Which turkey breeds pluck with a clean look, no dark pigment on skin?

Discussion in 'Turkeys' started by Arielle, May 7, 2011.

  1. Arielle

    Arielle Chicken Obsessed

    16,722
    599
    411
    Feb 19, 2011
    Massachusetts, USA
    I've read repeatedly that the preferred carcass is a white feathered bird because the carcasss is very clean looking. It lacks the dark pigment left around the shaft area of the feathers of dark feathered birds.

    If you sell meat turkeys I'd like to hear what your customers prefer and why?
    The red burbon looks reddish and white--does it pluck clean like a white? Or some black pigment, but not as much as the more typical dark birds like the bronze?

    HOw does the carcass of a Naragansett look? For some reason, I'm fixated on this breed; I like the close to wild turkey look and Naragansett Bay is just south of me; maybe people would buy a bird with local ties to southern New ENgland. ANy thoughts on this ??
     
  2. jasonm11

    jasonm11 Chillin' With My Peeps

    759
    2
    119
    Nov 18, 2010
    tioga tx
    broad breasted white, beltsville, and midget whites I would think as they are all white, I processed one of my Merriams/ eastern wild which are dark colored birds and it came out nice and clean and the skin was lighter than I would have thought.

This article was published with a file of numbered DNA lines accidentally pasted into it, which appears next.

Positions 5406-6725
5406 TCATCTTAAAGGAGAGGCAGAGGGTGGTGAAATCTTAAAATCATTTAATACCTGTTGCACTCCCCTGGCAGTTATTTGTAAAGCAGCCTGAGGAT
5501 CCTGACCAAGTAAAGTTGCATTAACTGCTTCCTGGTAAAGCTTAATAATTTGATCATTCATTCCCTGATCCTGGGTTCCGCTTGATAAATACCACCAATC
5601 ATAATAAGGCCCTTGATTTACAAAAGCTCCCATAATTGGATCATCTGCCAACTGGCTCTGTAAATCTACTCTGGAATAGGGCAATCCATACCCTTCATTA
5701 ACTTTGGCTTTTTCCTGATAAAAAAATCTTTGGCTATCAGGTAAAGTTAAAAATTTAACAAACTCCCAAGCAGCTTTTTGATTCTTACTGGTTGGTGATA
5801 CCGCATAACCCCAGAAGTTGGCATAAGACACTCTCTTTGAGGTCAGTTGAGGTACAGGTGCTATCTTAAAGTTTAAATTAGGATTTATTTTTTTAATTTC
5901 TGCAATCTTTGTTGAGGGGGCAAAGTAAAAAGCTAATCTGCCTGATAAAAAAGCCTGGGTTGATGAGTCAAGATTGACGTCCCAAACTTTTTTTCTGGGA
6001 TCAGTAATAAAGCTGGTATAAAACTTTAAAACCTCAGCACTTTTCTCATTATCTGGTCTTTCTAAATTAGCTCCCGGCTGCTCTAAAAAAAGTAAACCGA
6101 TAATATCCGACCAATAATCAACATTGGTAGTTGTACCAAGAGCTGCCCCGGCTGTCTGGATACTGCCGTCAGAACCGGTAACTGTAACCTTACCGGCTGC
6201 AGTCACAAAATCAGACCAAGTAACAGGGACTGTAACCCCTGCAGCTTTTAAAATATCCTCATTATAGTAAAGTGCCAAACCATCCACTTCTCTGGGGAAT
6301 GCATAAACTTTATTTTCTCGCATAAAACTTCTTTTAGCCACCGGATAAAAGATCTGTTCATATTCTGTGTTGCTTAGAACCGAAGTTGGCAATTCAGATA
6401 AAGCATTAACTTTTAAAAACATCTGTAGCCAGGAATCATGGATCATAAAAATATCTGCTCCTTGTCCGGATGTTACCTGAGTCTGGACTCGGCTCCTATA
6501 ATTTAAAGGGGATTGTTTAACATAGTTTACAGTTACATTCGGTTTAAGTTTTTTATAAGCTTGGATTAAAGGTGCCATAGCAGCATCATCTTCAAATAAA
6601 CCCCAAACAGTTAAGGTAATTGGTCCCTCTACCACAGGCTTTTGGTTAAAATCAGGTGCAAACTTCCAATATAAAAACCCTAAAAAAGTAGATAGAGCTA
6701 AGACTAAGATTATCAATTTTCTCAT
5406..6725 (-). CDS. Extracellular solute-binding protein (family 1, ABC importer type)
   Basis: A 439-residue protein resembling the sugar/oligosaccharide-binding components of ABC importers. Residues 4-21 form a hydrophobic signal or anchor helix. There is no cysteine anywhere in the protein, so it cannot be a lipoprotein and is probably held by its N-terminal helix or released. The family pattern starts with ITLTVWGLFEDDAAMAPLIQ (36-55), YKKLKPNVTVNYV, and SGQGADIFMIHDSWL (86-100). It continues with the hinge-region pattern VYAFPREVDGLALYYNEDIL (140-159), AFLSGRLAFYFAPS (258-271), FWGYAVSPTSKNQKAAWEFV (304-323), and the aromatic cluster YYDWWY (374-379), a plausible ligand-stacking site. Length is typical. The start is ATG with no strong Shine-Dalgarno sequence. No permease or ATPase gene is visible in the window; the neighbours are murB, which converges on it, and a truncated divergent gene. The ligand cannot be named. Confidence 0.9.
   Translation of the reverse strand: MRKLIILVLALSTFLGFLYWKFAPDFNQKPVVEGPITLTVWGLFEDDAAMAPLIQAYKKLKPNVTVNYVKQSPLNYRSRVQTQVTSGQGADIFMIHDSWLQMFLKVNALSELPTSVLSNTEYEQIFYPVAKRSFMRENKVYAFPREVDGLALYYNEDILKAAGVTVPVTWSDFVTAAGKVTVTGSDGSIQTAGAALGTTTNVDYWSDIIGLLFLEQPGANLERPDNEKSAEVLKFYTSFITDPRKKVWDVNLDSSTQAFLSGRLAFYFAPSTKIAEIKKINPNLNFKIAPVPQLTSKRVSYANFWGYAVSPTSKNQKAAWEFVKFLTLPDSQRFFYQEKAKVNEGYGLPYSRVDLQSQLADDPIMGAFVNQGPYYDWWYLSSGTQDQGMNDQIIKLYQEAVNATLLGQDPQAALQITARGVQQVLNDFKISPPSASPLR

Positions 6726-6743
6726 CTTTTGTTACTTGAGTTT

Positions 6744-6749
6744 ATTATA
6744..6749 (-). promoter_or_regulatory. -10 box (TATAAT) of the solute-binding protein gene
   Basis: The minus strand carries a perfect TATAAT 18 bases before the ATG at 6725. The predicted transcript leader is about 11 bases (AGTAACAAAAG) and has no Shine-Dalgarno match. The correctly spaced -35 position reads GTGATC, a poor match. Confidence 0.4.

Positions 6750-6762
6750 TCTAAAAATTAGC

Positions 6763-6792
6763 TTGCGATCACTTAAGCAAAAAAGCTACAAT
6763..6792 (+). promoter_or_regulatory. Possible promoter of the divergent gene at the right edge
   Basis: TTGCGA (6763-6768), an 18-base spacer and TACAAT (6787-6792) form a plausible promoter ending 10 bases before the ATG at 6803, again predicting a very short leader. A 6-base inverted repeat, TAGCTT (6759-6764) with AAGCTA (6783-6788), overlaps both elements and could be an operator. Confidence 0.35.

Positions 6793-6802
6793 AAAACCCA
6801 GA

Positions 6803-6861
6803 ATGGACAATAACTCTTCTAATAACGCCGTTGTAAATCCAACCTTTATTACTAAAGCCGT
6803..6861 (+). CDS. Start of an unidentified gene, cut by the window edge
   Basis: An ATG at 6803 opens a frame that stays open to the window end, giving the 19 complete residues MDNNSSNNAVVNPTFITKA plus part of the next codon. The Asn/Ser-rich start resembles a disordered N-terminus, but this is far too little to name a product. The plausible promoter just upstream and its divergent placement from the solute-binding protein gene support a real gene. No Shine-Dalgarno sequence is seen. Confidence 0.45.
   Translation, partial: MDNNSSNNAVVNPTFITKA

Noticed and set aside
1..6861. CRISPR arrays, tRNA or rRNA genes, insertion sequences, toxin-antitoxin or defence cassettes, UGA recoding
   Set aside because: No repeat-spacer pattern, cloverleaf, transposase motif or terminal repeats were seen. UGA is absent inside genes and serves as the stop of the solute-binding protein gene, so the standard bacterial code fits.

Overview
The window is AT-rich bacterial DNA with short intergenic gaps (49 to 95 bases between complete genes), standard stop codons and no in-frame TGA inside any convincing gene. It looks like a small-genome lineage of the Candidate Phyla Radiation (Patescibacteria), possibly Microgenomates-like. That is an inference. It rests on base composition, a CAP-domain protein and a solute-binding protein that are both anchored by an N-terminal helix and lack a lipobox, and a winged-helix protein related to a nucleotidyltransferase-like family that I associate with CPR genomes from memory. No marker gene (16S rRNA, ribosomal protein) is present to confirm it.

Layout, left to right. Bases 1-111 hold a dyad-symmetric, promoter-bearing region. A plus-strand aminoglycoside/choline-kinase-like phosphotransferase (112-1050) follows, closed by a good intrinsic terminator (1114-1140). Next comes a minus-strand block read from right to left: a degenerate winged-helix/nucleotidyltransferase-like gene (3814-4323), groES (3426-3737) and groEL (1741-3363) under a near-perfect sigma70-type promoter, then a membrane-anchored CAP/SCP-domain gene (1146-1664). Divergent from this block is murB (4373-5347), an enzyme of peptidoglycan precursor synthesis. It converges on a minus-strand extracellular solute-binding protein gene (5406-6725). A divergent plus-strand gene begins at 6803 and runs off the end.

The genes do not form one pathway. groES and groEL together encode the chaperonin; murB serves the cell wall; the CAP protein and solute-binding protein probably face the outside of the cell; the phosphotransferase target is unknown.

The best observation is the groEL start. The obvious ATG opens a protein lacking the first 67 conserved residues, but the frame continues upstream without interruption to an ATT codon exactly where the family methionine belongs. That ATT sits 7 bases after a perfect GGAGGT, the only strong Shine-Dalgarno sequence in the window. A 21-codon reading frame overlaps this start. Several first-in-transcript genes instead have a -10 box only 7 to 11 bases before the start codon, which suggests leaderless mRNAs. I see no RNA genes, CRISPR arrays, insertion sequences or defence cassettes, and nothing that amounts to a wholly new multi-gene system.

Last edited: May 7, 2011
  3. ColbyNTX

    ColbyNTX Chillin' With My Peeps

    May 2, 2009
    Woods, TX
    Any of the white breeds but even my bronze look good when I am done with them. When you cook them they all look the same.
     
  4. Denninmi

    Denninmi Chillin' With My Peeps

    1,867
    15
    171
    Jul 26, 2009
    It's one of those goofy cultural things which was adopted and reinforced by big agribusiness/food processing. There isn't any intrinsic reason a non-pigmented skin is superior in taste than a breed with pigmented skin. Some cultures like birds with dark pigment -- I understand that the "black" skinned chicken and duck breeds command really premium prices with Asian clients.

    I think this is something that people need to be educated about -- an heirloom bird raised free-range or nearly so and fed well, with dark skin, is no doubt going to have superior flavor to a factory farmed bird, especially one that has been "enhanced" with injected broth, etc.

    Most people are so clueless when it comes to where their food originates.
     
  5. MissTurkey4

    MissTurkey4 Chillin' With My Peeps

    292
    2
    101
    Mar 29, 2011
    Of the colored turkeys, Jersey Buffs pluck out the cleanest. They taste just like a Bourbon Red. It is very much a cultural thing like Denninmi had said. We have a large demand for the black birds for religious reasons. Some cultures will not buy or eat a white skin chicken.
     
  6. Steve_of_sandspoultry

    Steve_of_sandspoultry Overrun With Chickens

    delete
     
    Last edited: Jul 20, 2011
  7. Arielle

    Arielle Chicken Obsessed

    16,722
    599
    411
    Feb 19, 2011
    Massachusetts, USA
    Colby TX wrote: Any of the white breeds but even my bronze look good when I am done with them. When you cook them they all look the same.

    GOOD TO KNOW! THe visual appeal is my concern. WIll buyers decline anything but a white feathered bird?
    The red burbon looks reddish and white--does it pluck clean like a white?

    And how does a Naragensett look?​
     

BackYard Chickens is proudly sponsored by